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Beyond tracking: using deep learning to discover novel interactions in biological swarms

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Most deep-learning frameworks for understanding biological swarms are designed to fit perceptive models of group behavior to individual-level data (e.g., spatial coordinates of identified features of individuals) that have been separately gathered from video observations. Despite considerable advances in automated tracking, these methods are still very expensive or unreliable when tracking large numbers of animals simultaneously. Moreover, this approach assumes that the human-chosen features include sufficient features to explain important patterns in collective behavior. To address these issues, we propose training deep network models to predict system-level states directly from generic graphical features from the entire view, which can be relatively inexpensive to gather in a completely automated fashion. Because the resulting predictive models are not based on human-understood predictors, we use explanatory modules (e.g., Grad-CAM) that combine information hidden in the latent variables of the deep-network model with the video data itself to communicate to a human observer which aspects of observed individual behaviors are most informative in predicting group behavior. This represents an example of augmented intelligence in behavioral ecology—knowledge co-creation in a human–AI team. As proof of concept, we utilize a 20-day video recording of a colony of over 50 Harpegnathos saltator ants to showcase that, without any individual annotations provided, a trained model can generate an “importance map” across the video frames to highlight regions of important behaviors, such as dueling (which the AI has no a priori knowledge of), that play a role in the resolution of reproductive-hierarchy re-formation. Based on the empirical results, we also discuss the potential use and current challenges to further develop the proposed framework as a tool to discover behaviors that have not yet been considered crucial to understand complex social dynamics within biological collectives.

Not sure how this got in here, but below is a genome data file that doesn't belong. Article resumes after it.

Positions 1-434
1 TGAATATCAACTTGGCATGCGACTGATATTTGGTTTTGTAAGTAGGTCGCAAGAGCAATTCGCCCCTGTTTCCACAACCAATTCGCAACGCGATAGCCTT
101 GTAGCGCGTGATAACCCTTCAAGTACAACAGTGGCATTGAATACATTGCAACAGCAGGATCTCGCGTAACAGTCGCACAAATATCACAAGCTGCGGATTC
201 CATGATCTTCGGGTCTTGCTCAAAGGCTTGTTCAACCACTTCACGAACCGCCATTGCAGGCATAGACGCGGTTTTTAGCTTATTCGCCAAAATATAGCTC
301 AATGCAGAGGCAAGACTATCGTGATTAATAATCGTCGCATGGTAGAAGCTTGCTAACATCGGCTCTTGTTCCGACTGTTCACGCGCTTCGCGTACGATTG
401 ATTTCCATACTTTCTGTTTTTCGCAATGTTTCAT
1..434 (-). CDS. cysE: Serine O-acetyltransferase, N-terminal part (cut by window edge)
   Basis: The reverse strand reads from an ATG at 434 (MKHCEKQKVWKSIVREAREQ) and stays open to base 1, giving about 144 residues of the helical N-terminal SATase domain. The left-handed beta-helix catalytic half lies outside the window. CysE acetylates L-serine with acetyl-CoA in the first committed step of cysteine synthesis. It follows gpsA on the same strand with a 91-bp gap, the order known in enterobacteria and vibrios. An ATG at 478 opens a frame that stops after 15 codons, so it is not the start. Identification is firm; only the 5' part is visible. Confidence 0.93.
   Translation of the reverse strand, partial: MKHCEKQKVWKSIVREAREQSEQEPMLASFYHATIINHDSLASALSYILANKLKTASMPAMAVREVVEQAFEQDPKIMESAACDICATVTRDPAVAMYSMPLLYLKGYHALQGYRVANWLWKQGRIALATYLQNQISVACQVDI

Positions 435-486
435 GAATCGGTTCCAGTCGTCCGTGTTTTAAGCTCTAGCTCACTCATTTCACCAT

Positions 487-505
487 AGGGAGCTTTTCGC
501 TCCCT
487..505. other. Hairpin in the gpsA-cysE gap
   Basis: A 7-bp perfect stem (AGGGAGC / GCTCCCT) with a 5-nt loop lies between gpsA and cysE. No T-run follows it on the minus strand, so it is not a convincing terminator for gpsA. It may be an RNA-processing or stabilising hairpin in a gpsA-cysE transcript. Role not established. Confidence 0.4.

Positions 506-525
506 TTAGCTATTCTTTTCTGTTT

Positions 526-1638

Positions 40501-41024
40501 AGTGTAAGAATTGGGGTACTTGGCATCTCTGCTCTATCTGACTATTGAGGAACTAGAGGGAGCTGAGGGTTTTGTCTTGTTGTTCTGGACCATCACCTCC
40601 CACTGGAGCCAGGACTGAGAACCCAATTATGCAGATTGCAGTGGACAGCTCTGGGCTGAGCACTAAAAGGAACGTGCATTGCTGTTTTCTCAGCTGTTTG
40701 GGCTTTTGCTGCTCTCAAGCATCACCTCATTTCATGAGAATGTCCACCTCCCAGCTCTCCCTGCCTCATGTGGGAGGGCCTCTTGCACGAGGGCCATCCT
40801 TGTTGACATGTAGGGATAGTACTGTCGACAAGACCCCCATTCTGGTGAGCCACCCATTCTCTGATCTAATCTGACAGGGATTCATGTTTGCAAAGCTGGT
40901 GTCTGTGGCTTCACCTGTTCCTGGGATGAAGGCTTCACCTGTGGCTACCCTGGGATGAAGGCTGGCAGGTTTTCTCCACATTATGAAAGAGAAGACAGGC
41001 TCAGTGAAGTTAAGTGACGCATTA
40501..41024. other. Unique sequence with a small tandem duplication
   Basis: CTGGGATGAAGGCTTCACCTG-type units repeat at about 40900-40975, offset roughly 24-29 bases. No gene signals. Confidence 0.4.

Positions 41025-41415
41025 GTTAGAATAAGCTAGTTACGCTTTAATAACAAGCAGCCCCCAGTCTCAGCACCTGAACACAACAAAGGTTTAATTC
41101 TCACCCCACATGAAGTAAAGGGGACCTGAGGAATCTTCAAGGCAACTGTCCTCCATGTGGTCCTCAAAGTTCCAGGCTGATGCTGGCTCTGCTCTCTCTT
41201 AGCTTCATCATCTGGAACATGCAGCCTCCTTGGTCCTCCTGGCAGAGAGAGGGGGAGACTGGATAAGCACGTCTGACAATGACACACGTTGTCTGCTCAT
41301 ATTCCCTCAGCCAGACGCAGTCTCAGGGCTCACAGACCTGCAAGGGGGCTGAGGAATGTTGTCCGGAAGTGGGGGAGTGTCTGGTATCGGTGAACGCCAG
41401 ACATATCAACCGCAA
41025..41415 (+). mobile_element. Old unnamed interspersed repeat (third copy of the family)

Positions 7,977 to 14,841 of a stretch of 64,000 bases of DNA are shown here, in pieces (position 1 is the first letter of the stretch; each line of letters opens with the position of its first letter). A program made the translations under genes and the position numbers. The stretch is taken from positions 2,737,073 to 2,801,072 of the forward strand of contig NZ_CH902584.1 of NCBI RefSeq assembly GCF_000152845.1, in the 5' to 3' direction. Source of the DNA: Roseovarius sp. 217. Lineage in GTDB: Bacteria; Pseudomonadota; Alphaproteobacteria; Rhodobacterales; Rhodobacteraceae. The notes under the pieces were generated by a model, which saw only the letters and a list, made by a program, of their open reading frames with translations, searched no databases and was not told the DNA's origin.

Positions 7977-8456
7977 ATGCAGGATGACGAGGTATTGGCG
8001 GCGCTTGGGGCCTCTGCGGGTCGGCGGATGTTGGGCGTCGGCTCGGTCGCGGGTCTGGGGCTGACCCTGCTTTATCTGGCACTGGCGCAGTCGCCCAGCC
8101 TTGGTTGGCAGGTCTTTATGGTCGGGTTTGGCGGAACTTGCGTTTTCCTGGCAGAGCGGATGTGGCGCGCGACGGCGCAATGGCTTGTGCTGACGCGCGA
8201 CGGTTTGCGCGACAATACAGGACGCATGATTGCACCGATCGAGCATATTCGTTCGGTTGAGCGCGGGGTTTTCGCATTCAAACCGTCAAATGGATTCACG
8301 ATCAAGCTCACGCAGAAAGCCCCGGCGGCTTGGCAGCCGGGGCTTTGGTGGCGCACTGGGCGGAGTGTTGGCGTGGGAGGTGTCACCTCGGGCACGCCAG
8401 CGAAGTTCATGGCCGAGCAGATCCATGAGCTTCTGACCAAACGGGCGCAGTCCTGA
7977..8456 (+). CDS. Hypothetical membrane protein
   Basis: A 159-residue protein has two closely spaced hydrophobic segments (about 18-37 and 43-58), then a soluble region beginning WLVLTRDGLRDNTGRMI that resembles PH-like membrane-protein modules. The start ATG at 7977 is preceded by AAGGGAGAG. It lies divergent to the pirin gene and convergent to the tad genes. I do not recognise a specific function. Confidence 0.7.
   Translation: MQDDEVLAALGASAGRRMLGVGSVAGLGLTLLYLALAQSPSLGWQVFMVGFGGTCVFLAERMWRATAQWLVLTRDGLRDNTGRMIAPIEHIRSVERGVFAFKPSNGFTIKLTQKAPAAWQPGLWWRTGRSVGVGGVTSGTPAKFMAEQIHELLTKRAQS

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Correspondence to Theodore P. Pavlic.

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This work was presented in part at the joint symposium with the 15th International Symposium on Distributed Autonomous Robotic Systems 2021 and the 4th International Symposium on Swarm Behavior and Bio-Inspired Robotics 2021 (Online, June 1–4, 2021).

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Choi, T., Pyenson, B., Liebig, J. et al. Beyond tracking: using deep learning to discover novel interactions in biological swarms. Artif Life Robotics 27, 393–400 (2022).

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